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Nadine Dorries Resigns As Culture Secretary Despite Offer To Stay In Post

Nadine Dorries Resigns As Culture Secretary Despite Offer To Stay In Post

Nadine Dorries announced she was stepping down as Culture Secretary (Alamy)

3 min read

Culture secretary Nadine Dorries has resigned from her role in government following Boris Johnson's departure, despite an offer from new Prime Minister Liz Truss to keep stay in the post.

The senior Conservative MP confirmed her return to the backbenches in a letter to Johnson on Tuesday morning, and said she had made the decision to quit after "much reflection". 

But she expressed her loyalty for the new PM, and said she was "delighted" at Truss' election, who she believed would be a "worthy successor" in Downing Street.

"I am humbled that your successor has extended her confidence in me by asking me to remain as Secretary of State for DCMS," she wrote.

"However, after much reflection, I am writing to you to resign. 

"I have personally assured our soon-to-be Prime Minister that I will be better placed to support her from outside of the Cabinet."

It is widely expected that Dorries will be handed a seat in the House of Lords in Boris Johnson's resignation honours list, triggering a by-election battle for the Mid-Bedfordshire seat she has held since 2005.

Dorries, a key Johnson ally during his scandal-ridden final months in Downing Street, thanked the outgoing Prime Minister for his "trust, friendship, and your optimism and belief in us all".

Her decision to quit comes after Truss hinted that changes could be made to the government's flagship Online Safety Bill which has been championed by Dorries despite concerns among some Conservative MPs that it could limit free speech.

Referencing the legislation, she said when she arrived in the department the plans had been "kicked into the long grass".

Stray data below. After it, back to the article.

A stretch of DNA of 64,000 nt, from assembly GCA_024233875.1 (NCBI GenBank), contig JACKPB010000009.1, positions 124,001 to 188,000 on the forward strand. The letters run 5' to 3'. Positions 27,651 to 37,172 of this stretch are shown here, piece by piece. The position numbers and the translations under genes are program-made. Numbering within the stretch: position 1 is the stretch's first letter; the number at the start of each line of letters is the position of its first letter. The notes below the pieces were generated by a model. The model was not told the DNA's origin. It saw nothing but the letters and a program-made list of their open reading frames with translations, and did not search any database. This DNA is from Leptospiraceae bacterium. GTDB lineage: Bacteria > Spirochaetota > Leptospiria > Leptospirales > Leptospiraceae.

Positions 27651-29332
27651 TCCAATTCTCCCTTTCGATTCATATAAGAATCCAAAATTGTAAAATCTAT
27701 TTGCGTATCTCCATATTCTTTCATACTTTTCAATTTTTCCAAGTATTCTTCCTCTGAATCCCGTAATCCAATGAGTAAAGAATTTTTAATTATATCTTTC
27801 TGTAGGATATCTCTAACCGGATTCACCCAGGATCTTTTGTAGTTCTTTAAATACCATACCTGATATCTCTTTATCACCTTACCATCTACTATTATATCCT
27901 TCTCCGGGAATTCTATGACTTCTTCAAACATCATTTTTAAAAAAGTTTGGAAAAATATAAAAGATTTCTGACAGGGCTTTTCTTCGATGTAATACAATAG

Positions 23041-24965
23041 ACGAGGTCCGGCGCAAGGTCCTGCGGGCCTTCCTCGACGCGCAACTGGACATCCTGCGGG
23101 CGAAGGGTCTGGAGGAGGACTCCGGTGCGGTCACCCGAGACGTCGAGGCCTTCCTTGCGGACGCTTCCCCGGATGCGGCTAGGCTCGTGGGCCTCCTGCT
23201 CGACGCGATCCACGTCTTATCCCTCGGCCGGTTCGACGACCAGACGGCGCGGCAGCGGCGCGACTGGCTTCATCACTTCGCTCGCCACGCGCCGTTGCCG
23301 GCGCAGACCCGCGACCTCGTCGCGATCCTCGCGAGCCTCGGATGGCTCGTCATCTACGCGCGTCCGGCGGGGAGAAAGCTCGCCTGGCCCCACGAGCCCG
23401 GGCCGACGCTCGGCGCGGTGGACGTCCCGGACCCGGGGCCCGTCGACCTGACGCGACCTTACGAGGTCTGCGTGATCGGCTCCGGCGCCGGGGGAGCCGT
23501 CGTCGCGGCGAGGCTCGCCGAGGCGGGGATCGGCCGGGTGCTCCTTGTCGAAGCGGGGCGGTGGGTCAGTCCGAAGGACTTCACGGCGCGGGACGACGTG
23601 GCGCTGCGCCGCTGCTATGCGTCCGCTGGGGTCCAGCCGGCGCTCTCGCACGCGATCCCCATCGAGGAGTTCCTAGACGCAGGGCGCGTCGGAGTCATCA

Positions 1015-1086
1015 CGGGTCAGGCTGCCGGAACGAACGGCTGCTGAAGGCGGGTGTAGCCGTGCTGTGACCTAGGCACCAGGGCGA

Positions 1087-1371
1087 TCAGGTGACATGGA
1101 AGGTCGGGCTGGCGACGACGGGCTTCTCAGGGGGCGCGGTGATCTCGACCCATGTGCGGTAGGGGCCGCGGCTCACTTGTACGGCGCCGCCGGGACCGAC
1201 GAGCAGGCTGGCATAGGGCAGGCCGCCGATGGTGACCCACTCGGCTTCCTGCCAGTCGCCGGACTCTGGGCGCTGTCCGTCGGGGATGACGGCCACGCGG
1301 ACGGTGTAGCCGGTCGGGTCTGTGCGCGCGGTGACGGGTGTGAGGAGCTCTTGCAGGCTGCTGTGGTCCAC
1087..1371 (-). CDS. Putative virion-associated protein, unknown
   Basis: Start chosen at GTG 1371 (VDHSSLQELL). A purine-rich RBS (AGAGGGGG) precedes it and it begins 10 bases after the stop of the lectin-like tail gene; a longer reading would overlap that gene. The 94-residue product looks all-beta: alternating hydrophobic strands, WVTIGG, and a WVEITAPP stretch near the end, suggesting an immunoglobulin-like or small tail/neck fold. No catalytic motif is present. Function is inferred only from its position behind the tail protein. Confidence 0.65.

"We picked it up, we ran with it and I am proud that we have a Bill which will hold tech giants to account and protect the lives of millions of children and young people," she wrote.

"The eyes of the world are on this Bill and we, the UK, are leading the way."

There will also now be questions over whether the proposed privatisation of Channel 4, a flagship Dorries policy that has been met with fierce opposition in some circles, will go ahead. 

Dorries also paid tribute to civil servants and ministers in the department, who she said had "worked tirelessly" to deliver the government's plans.

She added: "I know they will continue to work with dedication to deliver meaningful and positive change for the public. They are fueled completely by the desire to provide better for those who need it and I leave the department so inspired."

On Monday fellow Johnson ally Priti Patel announced she was resigning as Home Secretary, with former Attorney General Suella Braverman widely expected to replace her.

Patel said it had been the "honour of my life" to serve in the role, but said she would step down once Liz Truss took over as Prime Minister.

Writing to Johnson, she said: "Under your leadership, we have made our country safer, strengthened law and order, delivered our manifesto commitments, and laid strong foundations for our successors at Number 10 and in the Home Office to build on."

Truss is set to make announcements on her new Cabinet shortly after returning from meeting the Queen in Balmoral where she will formally accept her role as Prime Minister.

But the incoming PM has already made major changes to the Number 10 operation, sacking several key Boris Johnson staff members and replacing them with members of her own team.

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